- Reviews Index
- Bachmann 2EPB
- Bachmann 4Cep
- Bachmann MLV
- Bachmann Class 450 Desiro
- Dapol Class 73
- D J Models Class 71
- EFE Isle of Wight Underground Stock
- Halling Croydon Tramlink Tram
- Heljan Class 07 Dock Shunter
- Heljan new Class 33/0s
- Hornby 2Bil
- Hornby 2Hal
- Hornby 4Vep
- Hornby Brighton Belle
- Hornby Class 71
- Hornby Class 395
- Hornby Refurbished Eurostar
- Kernow 2H
- Kernow 4TC
- Kernow Bulleid Diesel Locomotives
- Replica Motorised Chassis
4mm scale Isle of Wight 1938 Underground Stock Units
Exclusive First Editions are best known for their very large range of 4mm scale diecast metal model buses, coaches, lorries (plus a few cars) which aside from the Collectors' market are also very useful to populate roads on model railway layouts. In 2002 they diversified into unpowered injection moulded plastic models of 1938 London Underground stock. Over the following two years models of 1959 and 1962 series stock were introduced. These models can readily be motorised by an averagely competent modeller with kits or parts available from the likes of Branchlines, Roxey Mouldings and MARC Models (see our Modelling Contacts list).
Although publicised when the 1938 stock range was first introduced, Isle of Wight 2 car versions have been a long time coming. However they started being released in 2009. First to become available, in the summer, was a rendition of unit 007 in the current retro-LT red livery. Then in November, unit 005 in late Network SouthEast livery - the colours in which these units were first introduced to the island - appeared. The final version is in the "popular" (maybe with families with young children but not necessarily with railway enthusiasts) Dinosaur promotional vinyls which filled the period between the previous two liveries.
The mouldings are to a very high standard, as is the painting and graphics. However, in the opinion of the reviewer these models are somewhat let down by their over prominent moulded-on grab rails on the car ends. It would have been far better to have used separately applied metal grab rails (as with some of EFE's better detailed open entrance buses) or to have left them off altogether. Being plastic they could be sliced off and replaced with something finer, however extreme care would have to be taken to avoid having to do a large cosmetic repair and patch-paint job.
On the cab fronts the top two LT marker lights are merely painted over whereas they should have been filled in. A little bit of filler, careful rubbing down and an equally careful patch-paint job could rectify this.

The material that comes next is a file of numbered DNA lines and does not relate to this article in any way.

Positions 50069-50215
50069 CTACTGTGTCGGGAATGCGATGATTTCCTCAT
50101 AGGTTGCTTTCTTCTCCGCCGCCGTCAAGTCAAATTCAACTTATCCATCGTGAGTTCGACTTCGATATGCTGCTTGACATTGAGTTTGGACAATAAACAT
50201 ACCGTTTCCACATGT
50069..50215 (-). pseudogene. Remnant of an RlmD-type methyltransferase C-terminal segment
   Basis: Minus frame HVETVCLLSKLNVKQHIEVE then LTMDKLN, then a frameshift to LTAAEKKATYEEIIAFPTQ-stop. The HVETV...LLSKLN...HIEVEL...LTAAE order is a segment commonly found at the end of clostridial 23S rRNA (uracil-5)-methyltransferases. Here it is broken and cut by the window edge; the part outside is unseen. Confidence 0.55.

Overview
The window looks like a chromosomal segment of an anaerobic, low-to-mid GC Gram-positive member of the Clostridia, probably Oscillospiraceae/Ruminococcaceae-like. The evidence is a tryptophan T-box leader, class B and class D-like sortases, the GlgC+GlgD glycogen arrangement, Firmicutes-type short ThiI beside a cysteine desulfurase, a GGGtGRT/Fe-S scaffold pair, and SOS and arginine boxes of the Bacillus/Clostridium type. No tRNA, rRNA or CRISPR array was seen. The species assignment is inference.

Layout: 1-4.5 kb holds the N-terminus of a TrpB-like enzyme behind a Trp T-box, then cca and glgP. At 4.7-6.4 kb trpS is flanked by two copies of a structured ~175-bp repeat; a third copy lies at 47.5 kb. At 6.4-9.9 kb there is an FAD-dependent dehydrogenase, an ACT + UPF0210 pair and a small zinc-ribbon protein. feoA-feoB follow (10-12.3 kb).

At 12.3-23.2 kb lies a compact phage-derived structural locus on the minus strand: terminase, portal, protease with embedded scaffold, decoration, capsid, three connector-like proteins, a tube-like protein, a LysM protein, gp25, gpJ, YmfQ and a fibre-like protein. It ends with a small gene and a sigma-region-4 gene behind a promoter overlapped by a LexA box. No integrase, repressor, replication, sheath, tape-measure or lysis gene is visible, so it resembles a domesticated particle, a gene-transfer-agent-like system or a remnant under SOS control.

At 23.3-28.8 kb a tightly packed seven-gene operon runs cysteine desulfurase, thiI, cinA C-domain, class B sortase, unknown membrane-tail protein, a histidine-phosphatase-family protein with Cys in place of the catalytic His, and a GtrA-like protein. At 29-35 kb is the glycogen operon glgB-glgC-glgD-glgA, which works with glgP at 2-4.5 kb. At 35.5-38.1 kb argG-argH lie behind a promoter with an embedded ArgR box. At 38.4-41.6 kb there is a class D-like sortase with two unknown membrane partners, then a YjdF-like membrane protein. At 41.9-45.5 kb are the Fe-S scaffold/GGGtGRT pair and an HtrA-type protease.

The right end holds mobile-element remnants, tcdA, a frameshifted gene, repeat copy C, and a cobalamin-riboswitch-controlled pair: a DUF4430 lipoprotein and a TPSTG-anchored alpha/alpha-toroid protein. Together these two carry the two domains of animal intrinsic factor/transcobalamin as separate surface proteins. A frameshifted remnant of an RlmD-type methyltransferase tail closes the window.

Note the interiors of the cars are very well reproduced.
There is an issue with 4mm scale bogies concerning whether they are modelled to a true 4mm scale width or narrowed for OO/HO gauge track. With Southern Electric models the width of the bogies will govern the position of the pickups - do the pickups align with a conductor rail affixed to the end of true to scale sleepers or with a conductor rail fitted to the end of OO/HO gauge track? In the case of this model the pickups appear to be aligned for true 4mm scale track, certainly the shoebeams are aligned well outside a conductor rail mounted on the end of sleepers on OO/HO gauge track. The pickup shoes themselves are also mounted far too low even for code 100 running track let alone track finer to scale.
These days packaging of models can be fiddly to open and tricky to extract/replace the models, but at least they protect the models well in transit. In the case of these models the display case boxes are fiddly but are also rather flimsy so may not provide adequate protection for heavier accidents.
These models are made in limited quantities as the market for them is said to be small (though the LT red version became sold-out very quickly) so their price as two coaches is a little high. However, with the cost of motorising them added it is in the ballpark of the cost of a ready to run diesel/electric loco plus a coach (provided to do not cost your own labour).
If you have ever fancied a "modern image" Isle of Wight layout, with some simple renumbering and motorising you can have a fleet of units quickly and at a reasonable cost.
photographs by Colin Duff